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Author Topic: What is the force of gravity half way to th earths core?  (Read 15551 times)

Offline Andrew K Fletcher

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What is the force of gravity half way to th earths core?
« Reply #25 on: 13/07/2008 15:58:21 »
If the gravitational force was 0 gravity at the core and 1 g at the surface, there would be no reason for the denser materials to be attracted towards the core.
 

Offline graham.d

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What is the force of gravity half way to th earths core?
« Reply #26 on: 13/07/2008 19:46:11 »
Sophie, the reason for the calculus is only that it is not obvious that the field is zero everywhere inside a spherical shell. Knowing this means you don't need the calculus, but if you need to prove this, then I think you do need calculus.
 

Offline Alan McDougall

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What is the force of gravity half way to th earths core?
« Reply #27 on: 14/07/2008 09:39:20 »
sophiec,

Quote
No calculus needed, really.
The force is proportional to the mass of the sphere beneath your feet (which is 4πρr3/3)
ρ is density - we can assume it's fairly uniform.
It's also proportional to 1/r2 because of the inverse square law.
Between the two that makes it proportional to r. QED
.

You answer is the the best and easy to comprehend , but the others also valid

Alan
 

lyner

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What is the force of gravity half way to th earths core?
« Reply #28 on: 14/07/2008 11:40:46 »
Sophie, the reason for the calculus is only that it is not obvious that the field is zero everywhere inside a spherical shell. Knowing this means you don't need the calculus, but if you need to prove this, then I think you do need calculus.
I agree.
There is a fairly good 'arm waving' argument. Rather than calculating the force on you (sitting in the middle, somewhere), you think of the force on the surface of the shell (equal and opposite - so it's valid) and equate the gravitational, inverse square law, to the effect of ISL on illumination from a light source.  Two cones with the same solid angle, pointing in opposite directions from you, will ' illuminate' the shell with an equal amount of energy. The light is spread out on the distant bits and less spread out in the nearer bits. The total light flux hitting each end of the 'double cone' will be the same, though, and, by analogy, the total gravitational forces on the two areas formed by the two cones of light will also be the equal and opposite. Forces on the shell and, therefore, also on you, will be balanced in any direction. It's easiest to visualise if you are on a diameter but it works for any position - you don't need to consider the actual shape which the light beams form on the  inside of the shell.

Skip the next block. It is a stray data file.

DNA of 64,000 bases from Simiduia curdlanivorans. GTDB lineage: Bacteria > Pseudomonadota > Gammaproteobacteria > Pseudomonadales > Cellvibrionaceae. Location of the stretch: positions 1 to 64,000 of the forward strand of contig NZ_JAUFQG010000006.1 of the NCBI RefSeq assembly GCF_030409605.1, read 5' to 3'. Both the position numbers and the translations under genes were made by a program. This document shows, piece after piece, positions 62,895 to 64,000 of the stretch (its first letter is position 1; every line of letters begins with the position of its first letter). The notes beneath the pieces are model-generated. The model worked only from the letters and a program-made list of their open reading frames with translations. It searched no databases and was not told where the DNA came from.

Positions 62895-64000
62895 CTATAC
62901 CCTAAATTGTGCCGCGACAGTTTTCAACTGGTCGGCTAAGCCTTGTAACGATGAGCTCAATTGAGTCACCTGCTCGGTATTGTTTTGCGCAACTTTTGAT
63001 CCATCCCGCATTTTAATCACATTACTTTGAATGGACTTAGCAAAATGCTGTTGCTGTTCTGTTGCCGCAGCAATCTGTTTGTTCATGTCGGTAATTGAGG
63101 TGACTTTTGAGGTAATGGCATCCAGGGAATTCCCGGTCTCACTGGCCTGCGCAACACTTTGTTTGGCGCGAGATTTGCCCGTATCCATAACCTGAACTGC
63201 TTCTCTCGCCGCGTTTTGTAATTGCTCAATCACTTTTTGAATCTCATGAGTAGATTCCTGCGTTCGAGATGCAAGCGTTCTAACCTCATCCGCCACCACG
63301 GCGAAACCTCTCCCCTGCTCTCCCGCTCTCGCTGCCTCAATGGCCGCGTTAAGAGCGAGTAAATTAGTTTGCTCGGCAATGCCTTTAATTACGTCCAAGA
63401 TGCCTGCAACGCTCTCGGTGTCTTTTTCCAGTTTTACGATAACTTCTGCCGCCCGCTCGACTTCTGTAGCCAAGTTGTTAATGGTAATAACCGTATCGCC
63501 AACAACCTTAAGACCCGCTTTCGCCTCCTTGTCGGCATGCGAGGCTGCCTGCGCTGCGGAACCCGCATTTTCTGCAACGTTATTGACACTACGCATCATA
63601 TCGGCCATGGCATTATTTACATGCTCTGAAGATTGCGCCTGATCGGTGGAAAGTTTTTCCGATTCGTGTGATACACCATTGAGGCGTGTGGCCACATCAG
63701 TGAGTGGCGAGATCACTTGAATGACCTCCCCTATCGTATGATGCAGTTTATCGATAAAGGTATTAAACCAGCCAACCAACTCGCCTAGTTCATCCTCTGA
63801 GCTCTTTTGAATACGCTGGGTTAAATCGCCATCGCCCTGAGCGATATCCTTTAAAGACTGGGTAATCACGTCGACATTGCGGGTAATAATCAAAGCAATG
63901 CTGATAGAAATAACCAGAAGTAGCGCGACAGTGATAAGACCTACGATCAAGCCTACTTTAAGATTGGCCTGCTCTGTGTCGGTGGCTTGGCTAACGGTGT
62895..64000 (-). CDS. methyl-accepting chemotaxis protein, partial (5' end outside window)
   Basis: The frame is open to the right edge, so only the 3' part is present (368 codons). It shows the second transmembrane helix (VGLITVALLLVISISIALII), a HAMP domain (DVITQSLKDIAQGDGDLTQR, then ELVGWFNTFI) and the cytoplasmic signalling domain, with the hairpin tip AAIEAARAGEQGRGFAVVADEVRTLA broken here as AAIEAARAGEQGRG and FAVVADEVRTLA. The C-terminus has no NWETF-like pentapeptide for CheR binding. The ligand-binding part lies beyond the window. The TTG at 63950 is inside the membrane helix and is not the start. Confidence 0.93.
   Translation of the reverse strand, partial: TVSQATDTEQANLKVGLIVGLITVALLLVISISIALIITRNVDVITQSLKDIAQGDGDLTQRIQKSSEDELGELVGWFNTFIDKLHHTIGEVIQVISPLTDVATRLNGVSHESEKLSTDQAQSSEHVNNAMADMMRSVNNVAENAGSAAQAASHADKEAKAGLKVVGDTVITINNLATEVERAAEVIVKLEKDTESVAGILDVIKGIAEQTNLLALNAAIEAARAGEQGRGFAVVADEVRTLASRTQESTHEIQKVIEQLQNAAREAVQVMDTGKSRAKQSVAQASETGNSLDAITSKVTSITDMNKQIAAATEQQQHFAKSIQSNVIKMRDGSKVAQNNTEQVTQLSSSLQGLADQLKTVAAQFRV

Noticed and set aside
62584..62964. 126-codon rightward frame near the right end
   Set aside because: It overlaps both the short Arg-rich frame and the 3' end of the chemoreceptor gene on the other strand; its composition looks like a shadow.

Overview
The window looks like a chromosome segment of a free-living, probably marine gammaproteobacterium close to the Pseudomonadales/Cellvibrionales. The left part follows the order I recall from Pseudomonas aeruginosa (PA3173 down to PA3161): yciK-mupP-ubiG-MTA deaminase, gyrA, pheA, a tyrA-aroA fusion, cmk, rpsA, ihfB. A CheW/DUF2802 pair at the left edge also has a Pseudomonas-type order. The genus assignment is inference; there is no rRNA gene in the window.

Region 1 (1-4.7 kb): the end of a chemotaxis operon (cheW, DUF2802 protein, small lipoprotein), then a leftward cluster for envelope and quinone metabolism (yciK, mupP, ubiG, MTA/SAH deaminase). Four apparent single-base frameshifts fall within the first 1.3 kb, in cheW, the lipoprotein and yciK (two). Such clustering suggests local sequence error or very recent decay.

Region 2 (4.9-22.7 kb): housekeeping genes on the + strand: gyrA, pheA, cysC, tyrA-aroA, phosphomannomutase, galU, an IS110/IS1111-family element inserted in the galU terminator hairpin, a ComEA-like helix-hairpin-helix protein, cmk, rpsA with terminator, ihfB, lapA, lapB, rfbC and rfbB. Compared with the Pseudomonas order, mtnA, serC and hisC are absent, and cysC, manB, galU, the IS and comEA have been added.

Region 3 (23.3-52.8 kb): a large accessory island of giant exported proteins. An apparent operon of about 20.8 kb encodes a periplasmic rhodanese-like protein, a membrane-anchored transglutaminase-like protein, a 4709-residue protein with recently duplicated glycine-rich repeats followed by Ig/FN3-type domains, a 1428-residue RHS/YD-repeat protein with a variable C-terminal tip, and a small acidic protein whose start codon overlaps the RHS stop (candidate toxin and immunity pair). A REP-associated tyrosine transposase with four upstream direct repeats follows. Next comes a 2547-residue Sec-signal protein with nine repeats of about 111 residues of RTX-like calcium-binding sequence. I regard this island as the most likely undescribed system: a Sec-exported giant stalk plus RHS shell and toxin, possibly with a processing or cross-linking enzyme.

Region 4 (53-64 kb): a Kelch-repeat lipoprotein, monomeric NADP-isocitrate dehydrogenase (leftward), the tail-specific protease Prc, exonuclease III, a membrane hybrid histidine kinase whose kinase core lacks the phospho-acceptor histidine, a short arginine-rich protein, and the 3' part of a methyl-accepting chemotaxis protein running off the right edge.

(I made this up on my own and I'm quite pleased with it!)
 

Offline graham.d

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What is the force of gravity half way to th earths core?
« Reply #29 on: 14/07/2008 15:27:43 »
Oh yes, Sophie. That's very good and why it works is because a spreading flux and the inverse square law are effectively the same in Euclidean space; hmm, may be the same in other spaces but I am not even going to think about that one. I wonder how it would do as a physics undergrad answer?
 

Offline Bored chemist

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What is the force of gravity half way to th earths core?
« Reply #30 on: 14/07/2008 18:48:56 »
If, as has been shown, the force is proportional to the radius then an object dropped into this "idealised" hole (no moon, full of vacuum- the earth being solid with equal density all the way down) would exhibit simple harmonic motion.
The maths for that is well known so I will leave it as an exercise for the reader.

And, Sophie, That's a seriously good proof.
 

lyner

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What is the force of gravity half way to th earths core?
« Reply #31 on: 14/07/2008 22:33:44 »
Lovely when you don't have to do anything other than wave your arms about.
I gave it some further thought and , first of all, it seemed that the argument would apply for any shape of shell. Then I realised that the shell has to be spherical if the density is uniform - for
 F = Gm1m2/r2
to apply.

I have written this elsewhere (and there was a TNS Podcast, too) but the period would be the same (90 minutes) for small, spherical asteroid and a pea sized object moving through a hole through the centre as long as the average density was the same as the Earth's.  What an experiment to try, one day.
« Last Edit: 14/07/2008 22:36:47 by sophiecentaur »
 

Offline Alan McDougall

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What is the force of gravity half way to th earths core?
« Reply #32 on: 15/07/2008 01:31:25 »
Go to my other thread on gravity.It relates to a hollow shell like earth etc
 

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What is the force of gravity half way to th earths core?
« Reply #32 on: 15/07/2008 01:31:25 »

 

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